Date: Thu, 27 Jun 2002 15:00:48 +0100
From: Padraig Brady (
To: Carlos Luna (
Subject: Re: [ILUG] Embedded vs PC version

Carlos Luna wrote:

> I've been thrown onto a project at work which involves a mini PC
> (Intel chip on a miniturized motherboard, RAM, USB port, etc) and have
> been given the task of finding a suitable OS for it. They want to go
> with Linux, and I see no problem with that, since Linux is a very
> stable environment, according to all the Linux-heads I've ever spoken
> to. The requirements for this device is that it has to be tolerant to
> being TURNED ON AND OFF from the power switch.

Sounds familiar :-)

> Question 1: Is a normal distribution of Linux able to handle the
> possibility of being turned on and off frequently without ruining the
> OS?

Yes. You need the filesystem mounted read-only, then you can flick the switch when you like. There are various ways of doing this, but you'll need some sort of RAMdisk for a working filesystem while the system is running.

> Question 2: Is the embedded version of Linux designed for a PC? Or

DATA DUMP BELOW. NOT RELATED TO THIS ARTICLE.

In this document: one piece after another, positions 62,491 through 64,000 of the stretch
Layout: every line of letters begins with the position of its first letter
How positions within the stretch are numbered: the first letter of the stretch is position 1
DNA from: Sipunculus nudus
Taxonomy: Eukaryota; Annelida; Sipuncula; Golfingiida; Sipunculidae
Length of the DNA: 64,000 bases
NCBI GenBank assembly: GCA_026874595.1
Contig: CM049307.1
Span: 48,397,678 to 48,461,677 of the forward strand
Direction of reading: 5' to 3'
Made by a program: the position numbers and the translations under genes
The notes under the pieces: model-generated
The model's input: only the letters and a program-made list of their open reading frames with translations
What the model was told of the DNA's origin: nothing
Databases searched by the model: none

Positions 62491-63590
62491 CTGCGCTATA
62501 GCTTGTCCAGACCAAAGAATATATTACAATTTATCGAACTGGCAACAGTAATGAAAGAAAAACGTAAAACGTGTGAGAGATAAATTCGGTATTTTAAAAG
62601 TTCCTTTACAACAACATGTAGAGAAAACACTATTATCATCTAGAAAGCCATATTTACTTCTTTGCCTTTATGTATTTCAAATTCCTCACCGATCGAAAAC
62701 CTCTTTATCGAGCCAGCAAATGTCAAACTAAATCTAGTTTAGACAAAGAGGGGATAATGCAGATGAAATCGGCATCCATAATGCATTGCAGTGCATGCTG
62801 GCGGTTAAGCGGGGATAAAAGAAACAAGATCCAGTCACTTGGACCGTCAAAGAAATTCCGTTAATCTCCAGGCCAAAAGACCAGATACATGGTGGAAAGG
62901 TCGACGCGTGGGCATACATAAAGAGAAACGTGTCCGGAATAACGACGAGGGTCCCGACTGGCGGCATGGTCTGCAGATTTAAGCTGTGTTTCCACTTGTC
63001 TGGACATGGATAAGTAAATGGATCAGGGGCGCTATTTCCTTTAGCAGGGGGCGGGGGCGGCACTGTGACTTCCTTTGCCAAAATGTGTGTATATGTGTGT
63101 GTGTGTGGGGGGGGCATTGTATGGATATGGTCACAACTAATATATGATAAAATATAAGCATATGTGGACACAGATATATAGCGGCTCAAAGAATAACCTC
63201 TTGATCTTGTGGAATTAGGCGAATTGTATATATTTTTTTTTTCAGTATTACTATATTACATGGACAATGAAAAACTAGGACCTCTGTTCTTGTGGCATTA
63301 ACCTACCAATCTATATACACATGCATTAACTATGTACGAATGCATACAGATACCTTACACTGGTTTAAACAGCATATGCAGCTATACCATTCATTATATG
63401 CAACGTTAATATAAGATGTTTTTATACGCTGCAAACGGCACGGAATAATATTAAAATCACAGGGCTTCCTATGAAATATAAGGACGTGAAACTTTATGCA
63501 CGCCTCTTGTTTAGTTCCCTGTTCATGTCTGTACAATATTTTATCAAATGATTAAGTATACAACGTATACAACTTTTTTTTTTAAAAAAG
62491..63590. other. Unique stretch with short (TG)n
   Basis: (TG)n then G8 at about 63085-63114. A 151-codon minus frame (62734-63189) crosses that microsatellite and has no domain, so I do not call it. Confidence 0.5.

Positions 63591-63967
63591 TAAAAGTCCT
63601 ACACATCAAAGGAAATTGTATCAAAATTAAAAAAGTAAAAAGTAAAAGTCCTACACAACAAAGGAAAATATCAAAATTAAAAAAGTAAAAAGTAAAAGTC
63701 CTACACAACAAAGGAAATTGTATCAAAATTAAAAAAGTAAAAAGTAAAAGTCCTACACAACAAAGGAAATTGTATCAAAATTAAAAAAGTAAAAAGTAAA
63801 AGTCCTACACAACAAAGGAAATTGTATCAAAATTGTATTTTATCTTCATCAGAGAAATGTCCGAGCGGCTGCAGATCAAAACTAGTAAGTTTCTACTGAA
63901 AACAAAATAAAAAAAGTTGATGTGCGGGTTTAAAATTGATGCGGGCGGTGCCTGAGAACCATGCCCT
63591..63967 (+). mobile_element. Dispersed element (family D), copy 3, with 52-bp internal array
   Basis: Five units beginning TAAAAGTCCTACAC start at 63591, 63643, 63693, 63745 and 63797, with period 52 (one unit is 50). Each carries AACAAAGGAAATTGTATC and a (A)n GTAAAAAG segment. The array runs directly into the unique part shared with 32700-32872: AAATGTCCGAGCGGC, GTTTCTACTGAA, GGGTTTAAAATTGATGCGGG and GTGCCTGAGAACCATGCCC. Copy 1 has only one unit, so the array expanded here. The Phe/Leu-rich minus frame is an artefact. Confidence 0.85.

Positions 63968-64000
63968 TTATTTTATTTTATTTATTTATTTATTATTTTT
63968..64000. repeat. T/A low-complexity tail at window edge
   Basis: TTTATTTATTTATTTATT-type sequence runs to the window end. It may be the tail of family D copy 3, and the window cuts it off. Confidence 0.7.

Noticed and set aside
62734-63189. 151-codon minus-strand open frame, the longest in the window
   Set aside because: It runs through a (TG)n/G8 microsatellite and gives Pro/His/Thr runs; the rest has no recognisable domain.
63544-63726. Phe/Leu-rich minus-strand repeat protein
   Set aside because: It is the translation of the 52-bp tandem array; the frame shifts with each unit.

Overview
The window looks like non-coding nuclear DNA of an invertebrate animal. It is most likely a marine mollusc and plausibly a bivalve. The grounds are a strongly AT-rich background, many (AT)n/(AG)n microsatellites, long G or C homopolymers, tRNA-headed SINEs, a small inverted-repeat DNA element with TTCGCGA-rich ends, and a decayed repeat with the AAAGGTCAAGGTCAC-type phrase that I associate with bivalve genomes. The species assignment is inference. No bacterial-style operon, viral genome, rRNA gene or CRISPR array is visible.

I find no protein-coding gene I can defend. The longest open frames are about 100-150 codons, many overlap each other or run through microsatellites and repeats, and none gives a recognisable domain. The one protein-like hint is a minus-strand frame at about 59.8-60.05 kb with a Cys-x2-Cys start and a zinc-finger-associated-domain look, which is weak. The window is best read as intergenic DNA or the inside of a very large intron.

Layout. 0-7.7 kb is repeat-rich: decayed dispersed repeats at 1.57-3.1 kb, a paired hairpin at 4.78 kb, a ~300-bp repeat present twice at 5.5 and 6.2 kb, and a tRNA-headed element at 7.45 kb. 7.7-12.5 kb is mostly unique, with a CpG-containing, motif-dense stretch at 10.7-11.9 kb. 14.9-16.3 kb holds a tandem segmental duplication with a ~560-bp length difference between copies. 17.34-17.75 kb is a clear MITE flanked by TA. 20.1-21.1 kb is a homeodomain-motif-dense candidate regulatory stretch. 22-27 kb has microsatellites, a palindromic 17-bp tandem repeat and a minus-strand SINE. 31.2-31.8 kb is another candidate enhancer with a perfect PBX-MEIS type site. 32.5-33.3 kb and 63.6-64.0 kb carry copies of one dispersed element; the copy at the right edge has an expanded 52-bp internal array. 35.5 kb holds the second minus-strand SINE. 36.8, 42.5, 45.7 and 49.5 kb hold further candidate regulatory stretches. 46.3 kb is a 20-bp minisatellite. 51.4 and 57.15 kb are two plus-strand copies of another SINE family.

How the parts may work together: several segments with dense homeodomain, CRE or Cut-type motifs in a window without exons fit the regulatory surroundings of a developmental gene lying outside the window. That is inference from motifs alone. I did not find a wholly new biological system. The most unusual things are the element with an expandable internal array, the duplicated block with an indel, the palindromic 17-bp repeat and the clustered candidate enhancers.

> does the device have to be some weird, proprietary type?

There is no specific embedded type. Usually for embedded stuff, you need full control, and so need to make your own version of linux kernel + other support software. Linux (embedded or not) can run on various platforms, including the "PC". You may be able to get ideas from or use some of the small/source distros listed at:

> Question 3: Is there a way to boot Linux QUICKLY and load the software
> necessary immediately?

Two issues: the BIOS speed and the OS boot speed. Standard PC BIOSes take about 15 second to boot, which may be prohibitive. If so, then you need to look at: Note it has embedded DOS rather than embedded Linux, but who cares, it's a BIOS. Full source code is provided. Support for control of BIOS over serial port. You can also download the binaries for free! The main advantage is it boots in 0.8s.

Other alternative BIOSes are
LinuxBIOS (3s)

The second issue is the boot speed of linux itself. With a modern CPU, the kernel will boot in about 1.5s on average, but then you get to the initscripts, which can and usually take much longer. People working on helping with this (parallelising init scripts, basically) are:

Transmeta (midori)
Rusty Russell (Explicit initcall dependencies)

Have a look at, which should have useful info and possibly more appropriate mailing lists ;-)